The profit motive induces private firms to be more diligent in collecting bills, reducing leakages or thefts and upgrade infrastructure.

This might include a revival of methods of rainwater harvesting as a low cost access to replenishing water supplies that reduces the strain on natural aquifers.

Privatization in India and China is fraught with difficulties due to their corrupt systems (mis)guided by their respective socialist ideals.

Providing zero- or low-priced water led to the predictable consequences of wasteful use and inefficient provision. Any commodity priced below market values, or at zero, will be used in excess.

As it is, cash-strapped governments are finding it increasingly difficult to meet their various infrastructural requirements.

The World Commission on Water, supported by the World Bank and United Nations, estimates that under present conditions, water demand will increase by 40 percent in the coming 20 years. Poor countries will require an additional $100 billion over the coming 25 years to maintain current water flows to their growing populations.

Direct income grants will provide more efficient aid than the current system of subsidized water production. First, cash grants to individuals place the burden of choice upon them to select consumption within their own budget constraint. Second, such grants can be targeted to specific sectors on basis of income or geography.

Objections might be raised against allowing private interests and profit to guide the disbursement of something as necessary to life as water.

There are many instances where privatization has been unpopular or has brought disappointment. However, it should be pointed out that the principal failure has been the method chosen by public officials and not the goal of privatization that was at fault.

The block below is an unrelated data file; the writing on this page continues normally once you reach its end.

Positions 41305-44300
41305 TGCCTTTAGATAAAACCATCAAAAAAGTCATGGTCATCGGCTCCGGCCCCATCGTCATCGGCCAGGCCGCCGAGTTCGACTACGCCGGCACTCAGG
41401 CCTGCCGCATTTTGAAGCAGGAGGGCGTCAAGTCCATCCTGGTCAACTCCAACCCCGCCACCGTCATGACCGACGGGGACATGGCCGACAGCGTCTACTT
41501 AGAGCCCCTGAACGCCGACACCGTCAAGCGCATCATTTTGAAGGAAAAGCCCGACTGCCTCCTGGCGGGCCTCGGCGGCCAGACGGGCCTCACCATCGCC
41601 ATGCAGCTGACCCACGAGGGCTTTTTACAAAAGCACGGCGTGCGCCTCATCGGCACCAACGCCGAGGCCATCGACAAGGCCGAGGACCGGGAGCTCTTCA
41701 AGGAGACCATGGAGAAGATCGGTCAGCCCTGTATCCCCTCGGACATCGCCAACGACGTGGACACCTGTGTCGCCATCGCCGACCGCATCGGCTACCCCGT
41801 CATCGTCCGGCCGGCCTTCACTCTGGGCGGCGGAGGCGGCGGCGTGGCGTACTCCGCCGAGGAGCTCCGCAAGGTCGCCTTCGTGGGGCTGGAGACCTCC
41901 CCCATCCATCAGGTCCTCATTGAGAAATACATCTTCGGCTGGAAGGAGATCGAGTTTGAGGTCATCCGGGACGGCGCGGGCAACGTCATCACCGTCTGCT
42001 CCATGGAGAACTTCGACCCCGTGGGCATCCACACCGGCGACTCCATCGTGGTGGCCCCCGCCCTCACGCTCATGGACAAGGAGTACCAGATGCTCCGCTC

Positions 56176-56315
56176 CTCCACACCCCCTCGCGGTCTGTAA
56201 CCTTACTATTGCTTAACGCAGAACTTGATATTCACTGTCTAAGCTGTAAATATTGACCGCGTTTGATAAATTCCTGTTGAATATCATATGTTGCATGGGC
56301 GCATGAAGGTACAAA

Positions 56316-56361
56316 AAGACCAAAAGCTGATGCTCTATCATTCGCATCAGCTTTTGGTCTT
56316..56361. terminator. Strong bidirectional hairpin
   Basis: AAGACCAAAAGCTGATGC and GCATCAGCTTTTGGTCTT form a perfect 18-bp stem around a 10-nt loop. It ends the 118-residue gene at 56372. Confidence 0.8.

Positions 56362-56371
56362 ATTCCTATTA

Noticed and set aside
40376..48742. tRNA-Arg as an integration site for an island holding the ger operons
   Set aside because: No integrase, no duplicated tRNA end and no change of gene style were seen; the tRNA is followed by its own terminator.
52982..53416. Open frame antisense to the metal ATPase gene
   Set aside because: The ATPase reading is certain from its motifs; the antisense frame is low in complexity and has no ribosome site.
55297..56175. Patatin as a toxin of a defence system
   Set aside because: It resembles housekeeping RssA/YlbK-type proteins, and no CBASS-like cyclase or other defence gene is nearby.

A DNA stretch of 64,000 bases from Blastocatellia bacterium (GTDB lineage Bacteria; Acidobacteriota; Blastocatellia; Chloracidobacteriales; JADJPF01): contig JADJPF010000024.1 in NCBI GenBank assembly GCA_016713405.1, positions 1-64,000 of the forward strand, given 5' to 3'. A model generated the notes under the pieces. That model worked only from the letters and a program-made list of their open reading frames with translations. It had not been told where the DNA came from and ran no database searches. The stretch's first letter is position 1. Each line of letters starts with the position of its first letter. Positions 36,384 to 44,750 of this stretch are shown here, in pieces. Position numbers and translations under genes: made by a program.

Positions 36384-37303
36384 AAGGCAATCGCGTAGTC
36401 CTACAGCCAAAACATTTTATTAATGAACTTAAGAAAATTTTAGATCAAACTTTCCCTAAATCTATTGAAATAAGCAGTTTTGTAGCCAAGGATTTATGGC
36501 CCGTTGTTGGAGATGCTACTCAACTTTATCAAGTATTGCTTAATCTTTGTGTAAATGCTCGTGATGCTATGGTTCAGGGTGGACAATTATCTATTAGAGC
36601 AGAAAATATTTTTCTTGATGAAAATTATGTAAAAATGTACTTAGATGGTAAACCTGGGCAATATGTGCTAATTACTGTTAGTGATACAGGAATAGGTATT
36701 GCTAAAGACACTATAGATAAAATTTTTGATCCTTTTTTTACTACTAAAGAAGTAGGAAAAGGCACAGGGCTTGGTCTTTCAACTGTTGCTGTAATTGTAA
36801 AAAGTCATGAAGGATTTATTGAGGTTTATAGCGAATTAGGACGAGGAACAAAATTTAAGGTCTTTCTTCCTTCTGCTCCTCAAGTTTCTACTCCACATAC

However, centuries of experience show that governments are more capable of regulating the behavior of private sector interests than they are of increasing the efficiency of bureaucrats.

In any case, there are many examples of private sector initiatives that supply water to over 360 million people. One is found in Buenos Aires where $1 billion was spent to improve equipment and increase supplies to over 1.5 million people.

In La Paz, local government entered undertook a joint effort with private firms to provide water to the urban poor.

In Jakarta roughly half the population has no access to the municipal water supply while only about 2 percent are connected to a sewerage system. Two private companies, PT PAM Lyonnaise Jaya of France and Thames Water PLC of Britain, have been contracted to provide drinkable water to residents.

When comparing the records of governments and private enterprise, it becomes apparent that privatizing water will be more rational, efficient and equitable. In light of these improvements, opponents of privatization are guided by an uninformed ideology or out of promoting their own self-interest while blocking benefits to the wider community.

The writer is an independent corporate consultant and adjunct scholar of the Centre for Independent Studies in Sydney.